Pittsburgh is a working city, in no small part thanks to its strong African American community.
As an integral stop on the Underground Railroad, many enslaved people traveled through Pittsburgh on their way further North, and many still decided to stay. During the Great Migration of the early 20th century, Pittsburgh was again a main destination for African Americans from the rural South; approximately 95% of these men became steelworkers. There was never one centralized neighborhood where a majority of the Black population lived, but Jim Crow discrimination was still rampant, even in a city such as Pittsburgh. Photographs captured by famed Pittsburgh photographer Charles "Teenie'? Harris show the candid experiences of residents, including the achievements and celebrations of people struggling in adversity and finding happiness in their families and community.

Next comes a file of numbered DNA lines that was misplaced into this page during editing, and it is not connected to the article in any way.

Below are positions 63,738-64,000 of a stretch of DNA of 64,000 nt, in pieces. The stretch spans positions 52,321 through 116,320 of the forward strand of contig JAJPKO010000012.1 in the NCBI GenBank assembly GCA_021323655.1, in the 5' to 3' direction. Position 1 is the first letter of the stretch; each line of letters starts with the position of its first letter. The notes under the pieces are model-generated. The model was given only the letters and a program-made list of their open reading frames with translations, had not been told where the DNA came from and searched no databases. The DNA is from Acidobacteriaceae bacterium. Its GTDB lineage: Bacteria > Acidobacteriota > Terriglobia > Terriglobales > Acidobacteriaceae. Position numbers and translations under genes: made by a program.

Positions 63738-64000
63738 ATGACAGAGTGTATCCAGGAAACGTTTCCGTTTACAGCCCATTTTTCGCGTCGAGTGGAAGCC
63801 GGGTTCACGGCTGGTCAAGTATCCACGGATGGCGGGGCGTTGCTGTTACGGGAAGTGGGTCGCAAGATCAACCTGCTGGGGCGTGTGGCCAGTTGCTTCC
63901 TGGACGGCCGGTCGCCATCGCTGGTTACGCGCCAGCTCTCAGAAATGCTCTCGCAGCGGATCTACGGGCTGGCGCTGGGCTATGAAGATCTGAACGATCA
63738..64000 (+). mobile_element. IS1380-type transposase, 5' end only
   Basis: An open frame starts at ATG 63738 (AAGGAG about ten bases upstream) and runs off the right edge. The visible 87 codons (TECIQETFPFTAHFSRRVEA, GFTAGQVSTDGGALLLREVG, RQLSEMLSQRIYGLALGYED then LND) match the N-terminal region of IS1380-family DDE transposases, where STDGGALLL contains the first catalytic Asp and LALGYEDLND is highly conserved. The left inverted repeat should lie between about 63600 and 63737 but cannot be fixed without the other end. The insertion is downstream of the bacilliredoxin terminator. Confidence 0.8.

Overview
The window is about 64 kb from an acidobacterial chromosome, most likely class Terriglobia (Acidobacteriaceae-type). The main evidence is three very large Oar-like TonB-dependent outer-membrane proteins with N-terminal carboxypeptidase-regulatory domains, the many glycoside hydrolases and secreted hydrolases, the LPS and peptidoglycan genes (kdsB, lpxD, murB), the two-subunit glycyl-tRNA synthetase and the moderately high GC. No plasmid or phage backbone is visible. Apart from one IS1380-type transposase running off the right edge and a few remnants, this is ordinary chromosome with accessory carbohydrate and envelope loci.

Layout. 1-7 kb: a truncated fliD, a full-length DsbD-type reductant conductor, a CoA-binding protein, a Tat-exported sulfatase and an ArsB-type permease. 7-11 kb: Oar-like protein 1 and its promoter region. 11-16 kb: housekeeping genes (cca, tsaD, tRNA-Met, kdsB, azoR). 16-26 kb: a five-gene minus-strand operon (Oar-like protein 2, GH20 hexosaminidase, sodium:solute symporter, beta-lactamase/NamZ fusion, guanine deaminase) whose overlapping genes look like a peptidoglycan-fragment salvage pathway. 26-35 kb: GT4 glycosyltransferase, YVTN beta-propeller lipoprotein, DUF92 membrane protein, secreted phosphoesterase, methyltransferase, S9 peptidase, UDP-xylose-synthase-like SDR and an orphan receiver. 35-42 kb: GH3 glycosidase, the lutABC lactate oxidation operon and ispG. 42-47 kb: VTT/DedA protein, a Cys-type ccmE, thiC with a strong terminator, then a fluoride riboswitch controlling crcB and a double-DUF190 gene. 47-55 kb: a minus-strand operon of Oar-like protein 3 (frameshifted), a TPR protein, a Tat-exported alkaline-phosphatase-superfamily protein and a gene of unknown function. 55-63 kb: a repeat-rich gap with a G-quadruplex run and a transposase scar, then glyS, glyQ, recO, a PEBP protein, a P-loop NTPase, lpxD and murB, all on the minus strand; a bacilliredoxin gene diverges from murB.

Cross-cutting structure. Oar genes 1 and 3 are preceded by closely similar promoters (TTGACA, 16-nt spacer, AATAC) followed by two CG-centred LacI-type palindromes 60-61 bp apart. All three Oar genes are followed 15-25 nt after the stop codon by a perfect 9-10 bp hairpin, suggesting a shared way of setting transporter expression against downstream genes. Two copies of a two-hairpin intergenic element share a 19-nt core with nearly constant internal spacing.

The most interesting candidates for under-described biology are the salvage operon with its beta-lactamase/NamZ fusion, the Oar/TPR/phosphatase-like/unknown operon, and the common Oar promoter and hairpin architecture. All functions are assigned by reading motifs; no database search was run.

Author: Carnegie Museum of Art